Category talk:English words that use all vowels in alphabetical order

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Deletion debate[edit]

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Category:English words that use all vowels in alphabetical order[edit]

Borderline dictionary material. I can only think of six anyway. Mglovesfun (talk) 15:10, 17 November 2009 (UTC)

From memory, it's one of those odd lists that Scrabble players love. abstemious, abstemiously, caesious, caesiously (highly improbable) facetious, facetiously. Mglovesfun (talk) 17:11, 17 November 2009 (UTC)
Keep and expand: lots of people like this particular bit of info, so we might as well have it, either as category or as appendix. Category seems best, so people who know one word can very easily find the others.​—msh210 18:06, 17 November 2009 (UTC)
Unofficial keep - I like such lists :) — [ R·I·C ] opiaterein — 18:18, 17 November 2009 (UTC)
The National Scrabble Association (of the U.S.)'s Official Club and Tournament Word List, Second Edition, has abstemious, abstemiously, abstentious, arsenious, facetious, and facetiously (found via perl -ne 's/ .*//; my $tmp = $_; s/[^AEIOUY]//g; print $tmp if $_ eq "AEIOU" || $_ eq "AEIOUY"' OCTWL2.txt). —RuakhTALK 19:41, 17 November 2009 (UTC)
While I'm not good with Perl syntax, it looks like you've omitted words (if any) containing additional Ys before the U, and also those (if any) of containing additional copies of individual vowels in their correct place, like (the made-up word) yaneelingous.​—msh210 19:45, 17 November 2009 (UTC)
Right. There's a lot of ambiguity in the category name (e.g., something like "sacrilegiously" technically uses all the vowels in alphabetical order, too, but the extra <i> somehow seems to disqualify it), so I modeled my one-liner on Mglovesfun's examples, none of which used any vowel twice, and none of which included <y> except optionally once after <u>. (Though on second thought, the latter property was probably coincidence; counting <y> entirely as a consonant would likely yield the same list. So I guess induction also generates ambiguity.) Anyway, Conrad's grep below, aside from the typos (unbalanced single-quotes, stray <s> in the first character class), matches your interpretation. :-)   —RuakhTALK 00:14, 18 November 2009 (UTC)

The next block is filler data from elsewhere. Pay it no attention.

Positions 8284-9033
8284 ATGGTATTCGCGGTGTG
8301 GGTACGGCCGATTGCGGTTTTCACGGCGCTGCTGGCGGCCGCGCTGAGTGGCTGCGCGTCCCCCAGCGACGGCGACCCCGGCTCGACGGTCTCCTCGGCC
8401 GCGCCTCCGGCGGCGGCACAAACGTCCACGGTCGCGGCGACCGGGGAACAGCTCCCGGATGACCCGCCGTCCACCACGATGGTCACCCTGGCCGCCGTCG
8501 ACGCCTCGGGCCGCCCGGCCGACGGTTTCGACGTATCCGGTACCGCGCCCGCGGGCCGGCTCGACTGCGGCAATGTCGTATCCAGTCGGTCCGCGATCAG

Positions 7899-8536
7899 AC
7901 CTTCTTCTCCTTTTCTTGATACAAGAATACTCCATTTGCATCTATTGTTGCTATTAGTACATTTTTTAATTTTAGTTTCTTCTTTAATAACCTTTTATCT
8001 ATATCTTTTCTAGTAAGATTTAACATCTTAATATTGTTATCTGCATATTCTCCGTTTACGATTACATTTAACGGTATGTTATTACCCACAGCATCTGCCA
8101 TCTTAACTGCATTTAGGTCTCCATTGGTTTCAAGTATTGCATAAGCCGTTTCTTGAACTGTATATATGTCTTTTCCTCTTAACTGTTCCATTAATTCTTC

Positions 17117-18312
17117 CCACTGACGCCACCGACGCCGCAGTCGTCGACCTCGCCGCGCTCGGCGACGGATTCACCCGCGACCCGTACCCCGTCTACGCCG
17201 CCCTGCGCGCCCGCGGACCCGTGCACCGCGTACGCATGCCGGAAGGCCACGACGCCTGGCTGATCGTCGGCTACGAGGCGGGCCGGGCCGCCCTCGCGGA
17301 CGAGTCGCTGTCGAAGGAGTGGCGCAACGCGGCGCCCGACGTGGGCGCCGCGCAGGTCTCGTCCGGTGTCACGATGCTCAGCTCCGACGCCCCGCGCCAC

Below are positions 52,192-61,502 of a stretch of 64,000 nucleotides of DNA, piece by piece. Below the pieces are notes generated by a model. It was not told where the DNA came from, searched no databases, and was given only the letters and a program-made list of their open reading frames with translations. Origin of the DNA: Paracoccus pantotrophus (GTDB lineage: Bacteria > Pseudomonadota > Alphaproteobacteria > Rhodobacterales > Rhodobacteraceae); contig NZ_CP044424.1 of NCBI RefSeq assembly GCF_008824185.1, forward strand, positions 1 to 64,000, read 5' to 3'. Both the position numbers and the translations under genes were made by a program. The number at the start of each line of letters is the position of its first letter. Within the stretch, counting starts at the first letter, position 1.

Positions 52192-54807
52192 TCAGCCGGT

From Index:English: Conrad.Irwin 19:55, 17 November 2009 (UTC)
$ cat English.fil | grep '^\([^aeious]*a\)\+\([^aeiou]*e\)\+\([^aeiou]*i\)\+\([^aeiou]*o\)\+\([^aeiou]*u\)\+[^aeiou]*$

And abstemiousness. It depends on the definition. If you need the Y, that limits it a lot. What it really means is "AEIOU in order without any other vowels" because abstemiousness does use all five vowels in order, but then add another E. Admittedly my category title is not a good one, but in British English I find the title above ungrammatical, a bit like Category:French terms with mute h. Mglovesfun (talk) 20:17, 17 November 2009 (UTC)

In I mainly nominated this because I thought someone else might nominate if I didn't, a bit like finding three usable cites for a rare word before an actual RFV. Mglovesfun (talk) 20:18, 17 November 2009 (UTC)
I do think we should have this category, but, as noted, its name is ambiguous. Perhaps move, though I don't have any good ideas.​—msh210 18:25, 18 November 2009 (UTC)
Category:English words using all five vowels in order only once (each). A bit long, I know. Mglovesfun (talk) 11:48, 21 November 2009 (UTC)
Move to an Appendix, then delete. --EncycloPetey 17:37, 26 November 2009 (UTC)
Appendix sounds better. L☺g☺maniac chat? 17:38, 26 November 2009 (UTC)
But a category is easier to find, right? Mglovesfun (talk) 12:54, 28 November 2009 (UTC)
No. --EncycloPetey 02:20, 10 December 2009 (UTC)
Yes. -- Prince Kassad 00:04, 1 January 2010 (UTC)

'Keep' I have seen such things noted in dictionaries. Anyway why shouldn't we be different here. Albatross2147 05:10, 15 March 2010 (UTC)

Kept. As for the name of the category and what it should be categorized in, that I don't know. Mglovesfun (talk) 16:07, 20 July 2010 (UTC)